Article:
Let's be honest: Plenty of women think men are pigs. And plenty of men are proud of it. Some even revel in it. Take the annual Men Are Pigs Inc. backyard porkfest, where a real pig is skewered and turns on the spit, the beer is chilling and the tunes are blaring.
That's just the start of the hog-wild attitude that runs rampant at this event: The men are in charge of this party -- no female input allowed (though the ladies are encouraged to don skimpy clothing).
"Basically, the pig is always there under the surface," Andrew Lewis says. "And this is the one day a year we get to express it."
Lewis and fellow "Pigs" Andy Hallowell and Richard Lutz dreamed up this meaty idea three years ago, when talk turned to grilling and their need take things to a more manly level. Lutz's father-in-law, Luis Summers, told stories of his native Peru and roasting pigs. The decision was made to grill a "whole frickin' pig" and Men Are Pigs was born.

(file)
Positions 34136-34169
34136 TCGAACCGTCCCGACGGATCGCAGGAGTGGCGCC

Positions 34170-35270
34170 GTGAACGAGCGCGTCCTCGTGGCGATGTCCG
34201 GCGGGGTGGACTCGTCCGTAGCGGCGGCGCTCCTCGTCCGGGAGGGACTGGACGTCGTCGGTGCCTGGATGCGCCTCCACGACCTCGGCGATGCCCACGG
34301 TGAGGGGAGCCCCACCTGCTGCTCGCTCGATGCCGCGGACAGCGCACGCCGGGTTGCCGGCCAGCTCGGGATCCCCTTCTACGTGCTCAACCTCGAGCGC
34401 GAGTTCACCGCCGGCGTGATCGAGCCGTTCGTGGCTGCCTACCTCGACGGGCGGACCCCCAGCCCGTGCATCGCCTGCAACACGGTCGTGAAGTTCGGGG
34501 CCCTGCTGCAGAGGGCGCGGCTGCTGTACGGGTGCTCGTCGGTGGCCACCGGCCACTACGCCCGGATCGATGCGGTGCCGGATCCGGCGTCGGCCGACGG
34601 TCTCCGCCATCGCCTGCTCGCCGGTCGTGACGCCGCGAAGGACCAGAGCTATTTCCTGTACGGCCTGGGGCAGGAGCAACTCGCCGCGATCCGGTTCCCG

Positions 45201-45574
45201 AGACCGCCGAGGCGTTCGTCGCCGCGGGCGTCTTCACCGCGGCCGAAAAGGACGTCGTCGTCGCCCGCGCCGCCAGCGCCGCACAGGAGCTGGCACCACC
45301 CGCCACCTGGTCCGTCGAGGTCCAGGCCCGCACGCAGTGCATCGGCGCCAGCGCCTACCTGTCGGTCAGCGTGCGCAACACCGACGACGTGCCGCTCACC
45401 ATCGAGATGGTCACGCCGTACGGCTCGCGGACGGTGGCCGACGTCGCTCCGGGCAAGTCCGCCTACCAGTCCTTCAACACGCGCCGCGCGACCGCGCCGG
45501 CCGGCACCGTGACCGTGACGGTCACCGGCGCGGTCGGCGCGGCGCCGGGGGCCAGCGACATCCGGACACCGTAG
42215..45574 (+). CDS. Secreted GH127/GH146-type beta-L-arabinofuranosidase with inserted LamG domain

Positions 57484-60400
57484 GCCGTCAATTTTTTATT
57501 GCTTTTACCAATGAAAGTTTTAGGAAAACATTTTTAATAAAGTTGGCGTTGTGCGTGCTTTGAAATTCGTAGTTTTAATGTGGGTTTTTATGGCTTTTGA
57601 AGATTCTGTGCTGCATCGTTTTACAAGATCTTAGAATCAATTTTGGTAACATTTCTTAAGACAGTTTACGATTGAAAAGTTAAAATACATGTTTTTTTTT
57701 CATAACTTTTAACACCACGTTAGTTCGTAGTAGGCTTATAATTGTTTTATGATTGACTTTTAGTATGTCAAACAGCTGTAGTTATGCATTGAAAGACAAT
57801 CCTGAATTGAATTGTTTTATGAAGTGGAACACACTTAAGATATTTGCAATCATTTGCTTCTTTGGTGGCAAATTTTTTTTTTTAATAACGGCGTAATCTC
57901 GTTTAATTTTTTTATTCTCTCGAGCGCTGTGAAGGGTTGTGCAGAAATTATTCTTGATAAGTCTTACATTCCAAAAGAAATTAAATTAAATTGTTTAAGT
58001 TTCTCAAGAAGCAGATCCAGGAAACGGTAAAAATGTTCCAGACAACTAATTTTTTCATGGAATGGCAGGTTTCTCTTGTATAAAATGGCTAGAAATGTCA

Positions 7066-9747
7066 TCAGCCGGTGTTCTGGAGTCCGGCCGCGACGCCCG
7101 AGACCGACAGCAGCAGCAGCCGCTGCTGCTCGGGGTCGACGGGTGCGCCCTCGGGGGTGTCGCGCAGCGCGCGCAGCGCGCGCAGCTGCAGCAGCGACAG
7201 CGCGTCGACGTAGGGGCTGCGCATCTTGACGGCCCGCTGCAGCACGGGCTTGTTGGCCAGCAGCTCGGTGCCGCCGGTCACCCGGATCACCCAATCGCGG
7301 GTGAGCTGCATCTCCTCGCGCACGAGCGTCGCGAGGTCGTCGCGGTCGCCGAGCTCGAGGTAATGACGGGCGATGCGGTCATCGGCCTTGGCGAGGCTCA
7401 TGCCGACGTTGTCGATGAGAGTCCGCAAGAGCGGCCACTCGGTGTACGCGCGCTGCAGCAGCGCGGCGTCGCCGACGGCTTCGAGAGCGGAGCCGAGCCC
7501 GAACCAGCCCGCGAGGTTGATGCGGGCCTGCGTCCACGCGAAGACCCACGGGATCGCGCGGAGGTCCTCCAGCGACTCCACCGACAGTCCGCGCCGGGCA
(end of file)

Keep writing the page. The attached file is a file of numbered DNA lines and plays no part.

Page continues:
Armed with little actual knowledge of how to pull off this pigfest, the three men set out to hunt down their prey. After an unfortunate run-in with a frozen pig (never good!), they found a beauty of a pig at a butcher shop. Next, how to cook it. They rented a spit grill with a rotisserie motor for around $50. Lewis's father, the Rev. Bo Lewis, drove up from Kingston, Tenn., with a truckload of hickory chips, leftovers from a hammer factory. Equipped with cold beer and stamina, the three little pigs, plus the Reverend, tended to the pig all night long. Twelve-plus hours and many stories and debates later, they served a slightly charred but tasty pig to a grateful North Arlington neighborhood.
The pigs have strict guidelines for side dishes. The "no green things" rule means that any salad will find its way to the trash. The side table is littered with macaroni and cheese, cornbread, baked beans and chips. And don't waste your time looking for a glass of cold, crisp chardonnay. Beer reigns the day -- as long as it comes in a keg.
A juicy, roasted pig, may be the goal of this party, but the fun comes in the journey. The all-night bull sessions, the stories told -- that's the good stuff for these Pigs. Marshall Cromwell, who attained Pig status a couple of years ago as the group's membership swelled to include more neighborhood swine, sums it up in the deep thought of the day: "It is a fellowship of men where you feel supported."
Elizabeth C. Gonzalez